Consumer Alert: How to dramatically reduce the heavy metals in your baby’s food

ROCHESTER, N.Y. (WHEC) — I’m alerting you to a movement to force the federal government to protect the youngest among us.

For weeks I’ve been telling you about the heavy metals in baby food. First, a House subcommittee found alarming levels in the jars produced by major manufacturers. Then, the D.C. Attorney General sued a baby food maker.

Then last week, the New York Attorney General jumped in the fray, launching her own investigation.

Heavy metals in baby food are not regulated. So finally, the FDA said it would begin to set levels in 2024. That raised the ire of almost every group in this country that cares about kids.

More than 100 organizations that include pediatricians, scientists, and groups that advocate for those with disabilities wrote the FDA and pleaded with them to move more quickly. After all, we’ve known the dangers for decades.

For example, we removed lead from gasoline and paint about 50 years ago because that lead ended up in the air soil, and water. But the FDA says it’s going to take three years to address lead in baby food.

I’ve gotten so many questions from many of you, but this is the most frequent one: “Don’t these metals occur in soil naturally? Why should we worry about them?”

Yes, the metals we’re talking about here – arsenic, lead, cadmium, and mercury are in the soil and water and then plants absorb them. And yes, heavy metals do naturally occur in the earth’s crust.

But our actions have greatly increased soil contamination. Mining, smelting, fracking, as well as industrial and agricultural use of metal compounds contaminate the soil and end up in the food we eat. That’s why root vegetables like carrots and sweet potatoes are more contaminated. Babies exposed to heavy metals can have a lower IQ and a higher cancer risk.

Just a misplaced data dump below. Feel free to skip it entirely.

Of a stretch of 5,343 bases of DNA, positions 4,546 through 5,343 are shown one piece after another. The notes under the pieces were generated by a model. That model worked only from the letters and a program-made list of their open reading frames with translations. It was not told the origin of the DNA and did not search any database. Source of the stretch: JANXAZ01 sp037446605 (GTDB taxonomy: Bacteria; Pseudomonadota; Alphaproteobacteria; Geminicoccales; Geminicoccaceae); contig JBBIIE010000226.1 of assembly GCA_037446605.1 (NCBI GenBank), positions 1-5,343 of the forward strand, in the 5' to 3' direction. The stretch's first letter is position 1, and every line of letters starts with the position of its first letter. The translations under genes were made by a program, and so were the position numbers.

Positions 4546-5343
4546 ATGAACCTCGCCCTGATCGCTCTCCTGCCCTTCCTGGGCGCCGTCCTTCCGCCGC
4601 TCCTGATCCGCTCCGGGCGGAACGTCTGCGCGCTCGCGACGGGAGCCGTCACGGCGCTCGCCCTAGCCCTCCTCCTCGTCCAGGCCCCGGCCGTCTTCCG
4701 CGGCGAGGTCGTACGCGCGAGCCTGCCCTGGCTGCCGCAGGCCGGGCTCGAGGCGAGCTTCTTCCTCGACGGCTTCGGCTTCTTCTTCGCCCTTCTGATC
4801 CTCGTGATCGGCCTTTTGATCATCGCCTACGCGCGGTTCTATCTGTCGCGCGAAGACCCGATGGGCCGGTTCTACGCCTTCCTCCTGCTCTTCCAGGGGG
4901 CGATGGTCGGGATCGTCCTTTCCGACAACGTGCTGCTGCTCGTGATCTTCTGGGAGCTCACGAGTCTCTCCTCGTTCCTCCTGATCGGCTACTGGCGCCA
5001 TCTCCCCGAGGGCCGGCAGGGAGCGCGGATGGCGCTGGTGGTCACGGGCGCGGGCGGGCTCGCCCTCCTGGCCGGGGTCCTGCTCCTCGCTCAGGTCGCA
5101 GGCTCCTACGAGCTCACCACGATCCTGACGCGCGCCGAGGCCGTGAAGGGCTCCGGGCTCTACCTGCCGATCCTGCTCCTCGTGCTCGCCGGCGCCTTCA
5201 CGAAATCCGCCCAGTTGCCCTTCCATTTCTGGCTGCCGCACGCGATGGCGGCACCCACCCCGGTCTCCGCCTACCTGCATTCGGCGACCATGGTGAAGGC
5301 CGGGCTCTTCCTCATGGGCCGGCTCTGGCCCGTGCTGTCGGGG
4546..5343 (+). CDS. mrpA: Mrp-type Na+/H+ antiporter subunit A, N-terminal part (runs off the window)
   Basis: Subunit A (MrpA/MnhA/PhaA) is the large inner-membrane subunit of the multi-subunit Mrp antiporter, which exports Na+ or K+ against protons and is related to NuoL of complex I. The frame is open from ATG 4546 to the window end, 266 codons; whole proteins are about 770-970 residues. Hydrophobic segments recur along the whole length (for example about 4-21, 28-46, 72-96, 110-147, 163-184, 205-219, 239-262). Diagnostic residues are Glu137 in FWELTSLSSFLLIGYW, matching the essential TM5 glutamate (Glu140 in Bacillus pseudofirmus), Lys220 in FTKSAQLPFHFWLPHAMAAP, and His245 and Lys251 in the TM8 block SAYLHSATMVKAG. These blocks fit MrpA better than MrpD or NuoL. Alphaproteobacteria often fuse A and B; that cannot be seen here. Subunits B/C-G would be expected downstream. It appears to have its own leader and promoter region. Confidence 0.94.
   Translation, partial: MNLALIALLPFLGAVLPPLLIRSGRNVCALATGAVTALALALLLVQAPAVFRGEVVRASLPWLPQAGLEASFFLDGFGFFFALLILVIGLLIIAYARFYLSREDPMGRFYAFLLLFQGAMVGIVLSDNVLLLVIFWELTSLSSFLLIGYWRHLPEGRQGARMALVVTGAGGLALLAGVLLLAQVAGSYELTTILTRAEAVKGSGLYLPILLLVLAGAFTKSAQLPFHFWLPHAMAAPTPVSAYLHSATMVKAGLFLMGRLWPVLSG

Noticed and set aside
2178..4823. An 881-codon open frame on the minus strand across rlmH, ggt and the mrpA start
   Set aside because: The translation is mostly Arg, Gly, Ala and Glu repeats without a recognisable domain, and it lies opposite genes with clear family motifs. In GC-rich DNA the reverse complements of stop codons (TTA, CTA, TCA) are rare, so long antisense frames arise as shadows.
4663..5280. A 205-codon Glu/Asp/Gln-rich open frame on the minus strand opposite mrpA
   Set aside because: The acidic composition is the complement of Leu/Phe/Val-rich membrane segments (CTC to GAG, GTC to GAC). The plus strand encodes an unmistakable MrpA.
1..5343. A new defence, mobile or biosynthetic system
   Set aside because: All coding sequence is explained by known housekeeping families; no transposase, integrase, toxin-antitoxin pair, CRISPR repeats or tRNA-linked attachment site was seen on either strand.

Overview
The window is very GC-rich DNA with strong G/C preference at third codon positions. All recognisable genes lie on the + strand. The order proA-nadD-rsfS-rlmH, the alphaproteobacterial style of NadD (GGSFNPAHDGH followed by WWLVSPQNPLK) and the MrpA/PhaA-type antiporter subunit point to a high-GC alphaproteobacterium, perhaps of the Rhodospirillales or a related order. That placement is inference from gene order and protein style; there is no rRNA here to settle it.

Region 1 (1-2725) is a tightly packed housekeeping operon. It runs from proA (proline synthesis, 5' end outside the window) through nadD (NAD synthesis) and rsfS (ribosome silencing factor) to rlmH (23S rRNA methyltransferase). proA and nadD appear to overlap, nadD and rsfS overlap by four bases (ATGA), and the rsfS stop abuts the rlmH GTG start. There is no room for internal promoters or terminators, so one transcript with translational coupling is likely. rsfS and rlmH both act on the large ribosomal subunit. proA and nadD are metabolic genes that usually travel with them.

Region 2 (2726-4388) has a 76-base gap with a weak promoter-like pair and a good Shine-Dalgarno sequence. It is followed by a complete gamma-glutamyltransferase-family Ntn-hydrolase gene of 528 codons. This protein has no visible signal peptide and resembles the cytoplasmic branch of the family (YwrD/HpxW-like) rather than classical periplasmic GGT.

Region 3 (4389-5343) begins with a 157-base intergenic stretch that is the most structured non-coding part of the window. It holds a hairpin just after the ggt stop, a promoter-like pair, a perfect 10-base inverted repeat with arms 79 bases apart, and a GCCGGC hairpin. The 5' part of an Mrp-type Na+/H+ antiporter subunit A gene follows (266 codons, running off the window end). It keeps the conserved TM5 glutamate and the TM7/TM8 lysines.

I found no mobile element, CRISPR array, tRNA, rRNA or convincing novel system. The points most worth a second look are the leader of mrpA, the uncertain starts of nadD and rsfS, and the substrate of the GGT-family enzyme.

So because you’ve been reaching out to me about the issue, I’ve done more research on the topic.

Here’s Deanna’s Do List for decreasing the heavy metals in your child’s baby food.

  • Don’t eliminate root vegetables completely, but limit them. Rotate them with other veggies your baby likes.
  • Limit or eliminate rice-based products. Rice is grown in flooded fields, and rice absorbs about 10 times more arsenic from water than other plants.
  • Instead of rice-based cereal try oatmeal.
  • Instead of rice-based teething biscuits, try frozen banana slices.
  • Limit fruit juice. Independent testing by non-profit groups including Consumer Reports found high levels of heavy metals.

But some juices tested well. Click here for the results of the Consumer Reports testing and a chart of the best juice options.

And most importantly, don’t worry. With some simple dietary changes, you can dramatically limit your baby’s heavy metal exposure.